Despite the significant decay of the structure, the Hermitage still sparks the imagination of visitors for a time when we were connected to the land and the seasons. Over the past two months, I have made several drawings (session 1, session 2) of the building over 2-3 hour sittings, and dozens of individuals and groups have told me how much they love the place.

What the HCA is proposing is the demolition of a heritage site that they are responsible for maintaining. A four foot wall does not save any of the designated architectural features. The only reason they are willing save a four foot wall is the cost to demolish completely the building is about the same.

The only thing more outrageous than the HCA proposal is the Heritage Permit Review Sub-committee willingness even to consider their application. The committee’s job is to protect designated heritage buildings, not to ease their path to destruction.

There was very little discussion about how the HCA should change their plans so that Georgian symmetry of the surviving building is preserved, nor saving the remains of second floor Italianate windows, or French windows below that once allowed access to a long gone veranda; nor saving the surviving ring beam that was once supported by corbels.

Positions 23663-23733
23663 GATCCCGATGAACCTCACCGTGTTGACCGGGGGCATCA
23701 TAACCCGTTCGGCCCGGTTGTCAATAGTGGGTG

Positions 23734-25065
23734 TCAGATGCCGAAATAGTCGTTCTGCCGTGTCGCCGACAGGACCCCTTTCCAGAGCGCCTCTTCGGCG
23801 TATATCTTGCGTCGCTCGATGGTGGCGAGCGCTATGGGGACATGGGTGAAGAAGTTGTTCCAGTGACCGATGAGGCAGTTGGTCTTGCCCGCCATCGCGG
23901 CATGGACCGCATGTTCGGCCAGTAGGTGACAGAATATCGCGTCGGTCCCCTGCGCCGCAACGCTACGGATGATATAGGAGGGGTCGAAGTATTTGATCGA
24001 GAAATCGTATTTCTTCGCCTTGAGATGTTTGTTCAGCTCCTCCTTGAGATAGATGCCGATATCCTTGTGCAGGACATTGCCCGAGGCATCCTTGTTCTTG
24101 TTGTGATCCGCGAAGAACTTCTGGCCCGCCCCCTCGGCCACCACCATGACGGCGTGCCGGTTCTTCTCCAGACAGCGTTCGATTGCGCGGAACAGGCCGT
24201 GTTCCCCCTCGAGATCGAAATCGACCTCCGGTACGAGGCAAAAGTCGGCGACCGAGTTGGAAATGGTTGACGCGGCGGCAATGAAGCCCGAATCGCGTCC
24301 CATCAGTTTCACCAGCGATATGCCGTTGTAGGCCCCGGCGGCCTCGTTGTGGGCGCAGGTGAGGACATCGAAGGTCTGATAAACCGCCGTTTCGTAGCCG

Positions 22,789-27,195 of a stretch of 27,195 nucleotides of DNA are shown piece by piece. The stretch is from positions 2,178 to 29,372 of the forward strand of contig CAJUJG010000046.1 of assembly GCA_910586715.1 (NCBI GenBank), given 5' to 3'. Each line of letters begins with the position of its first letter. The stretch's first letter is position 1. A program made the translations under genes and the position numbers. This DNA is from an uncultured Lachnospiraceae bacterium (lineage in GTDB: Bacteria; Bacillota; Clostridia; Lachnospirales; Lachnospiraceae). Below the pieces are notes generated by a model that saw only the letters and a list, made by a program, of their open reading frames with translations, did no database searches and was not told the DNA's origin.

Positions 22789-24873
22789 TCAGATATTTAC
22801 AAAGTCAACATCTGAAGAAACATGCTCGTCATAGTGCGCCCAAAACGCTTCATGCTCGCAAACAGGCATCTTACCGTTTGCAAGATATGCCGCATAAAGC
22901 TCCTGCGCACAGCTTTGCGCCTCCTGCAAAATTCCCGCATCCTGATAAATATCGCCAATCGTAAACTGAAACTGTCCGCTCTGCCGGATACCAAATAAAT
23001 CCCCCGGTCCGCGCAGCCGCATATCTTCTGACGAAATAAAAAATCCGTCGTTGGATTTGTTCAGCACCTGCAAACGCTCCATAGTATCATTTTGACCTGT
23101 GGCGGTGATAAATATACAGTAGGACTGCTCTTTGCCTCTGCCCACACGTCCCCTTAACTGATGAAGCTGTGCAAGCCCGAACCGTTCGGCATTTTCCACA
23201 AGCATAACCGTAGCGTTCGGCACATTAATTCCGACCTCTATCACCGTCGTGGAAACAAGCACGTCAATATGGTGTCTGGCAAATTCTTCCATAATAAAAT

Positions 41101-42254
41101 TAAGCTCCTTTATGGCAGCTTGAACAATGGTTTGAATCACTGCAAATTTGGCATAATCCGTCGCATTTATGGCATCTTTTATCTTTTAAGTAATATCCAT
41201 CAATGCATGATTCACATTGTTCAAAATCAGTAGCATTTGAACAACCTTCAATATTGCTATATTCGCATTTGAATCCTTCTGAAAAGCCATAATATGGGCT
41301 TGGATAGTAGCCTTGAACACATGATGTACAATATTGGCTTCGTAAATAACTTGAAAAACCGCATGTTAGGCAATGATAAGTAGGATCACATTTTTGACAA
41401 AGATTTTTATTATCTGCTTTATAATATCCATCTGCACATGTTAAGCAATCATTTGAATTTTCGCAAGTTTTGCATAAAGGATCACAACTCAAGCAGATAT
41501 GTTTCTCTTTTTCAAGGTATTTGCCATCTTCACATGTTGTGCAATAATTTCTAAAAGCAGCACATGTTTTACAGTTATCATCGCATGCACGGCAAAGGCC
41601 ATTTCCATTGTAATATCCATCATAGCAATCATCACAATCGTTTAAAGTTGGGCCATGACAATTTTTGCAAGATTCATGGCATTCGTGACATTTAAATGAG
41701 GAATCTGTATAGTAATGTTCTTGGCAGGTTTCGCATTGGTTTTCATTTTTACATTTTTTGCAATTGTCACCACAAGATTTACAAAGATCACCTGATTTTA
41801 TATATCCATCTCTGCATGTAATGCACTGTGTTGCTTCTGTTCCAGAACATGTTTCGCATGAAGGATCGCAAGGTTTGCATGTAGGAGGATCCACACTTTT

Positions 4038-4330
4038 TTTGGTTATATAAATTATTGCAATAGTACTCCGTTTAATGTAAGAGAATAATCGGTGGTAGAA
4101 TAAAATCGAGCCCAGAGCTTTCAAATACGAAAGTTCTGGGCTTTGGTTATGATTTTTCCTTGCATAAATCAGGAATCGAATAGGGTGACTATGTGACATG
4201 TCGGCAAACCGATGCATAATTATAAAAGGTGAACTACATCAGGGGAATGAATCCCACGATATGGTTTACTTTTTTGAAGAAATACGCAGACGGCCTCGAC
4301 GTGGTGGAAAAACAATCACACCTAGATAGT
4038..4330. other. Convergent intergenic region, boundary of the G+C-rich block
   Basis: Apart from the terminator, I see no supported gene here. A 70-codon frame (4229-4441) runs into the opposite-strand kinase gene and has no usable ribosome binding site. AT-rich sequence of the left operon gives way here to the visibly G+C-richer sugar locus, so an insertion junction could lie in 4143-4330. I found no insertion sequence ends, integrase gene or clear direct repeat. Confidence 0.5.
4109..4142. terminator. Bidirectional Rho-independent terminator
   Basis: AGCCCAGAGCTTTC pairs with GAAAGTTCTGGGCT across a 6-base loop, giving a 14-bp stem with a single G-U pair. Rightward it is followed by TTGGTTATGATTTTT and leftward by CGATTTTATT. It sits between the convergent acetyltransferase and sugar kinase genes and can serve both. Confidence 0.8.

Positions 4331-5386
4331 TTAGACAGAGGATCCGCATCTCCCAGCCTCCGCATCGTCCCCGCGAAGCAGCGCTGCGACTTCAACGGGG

It appears that the only people on the committee who seem understand the purpose of the committee is to save heritage is Joseph Zidanic and Rebecca Beatty. Mr. Zidanic was particularly effective in pointing out that the HCA has owned the property since 1972 and commissioned many reports over the past 40 years, but they have done little more than quick fixes.

It times for the HCA to set up to plate and start properly taking care of the Hermitage; even if the Board doesn’t consider it part of their strategic mission of watershed management.

(The above comments were first published on the Raise the Hammer website).

Chris Erskine

chriserskineartist@gmail.com

@erskinec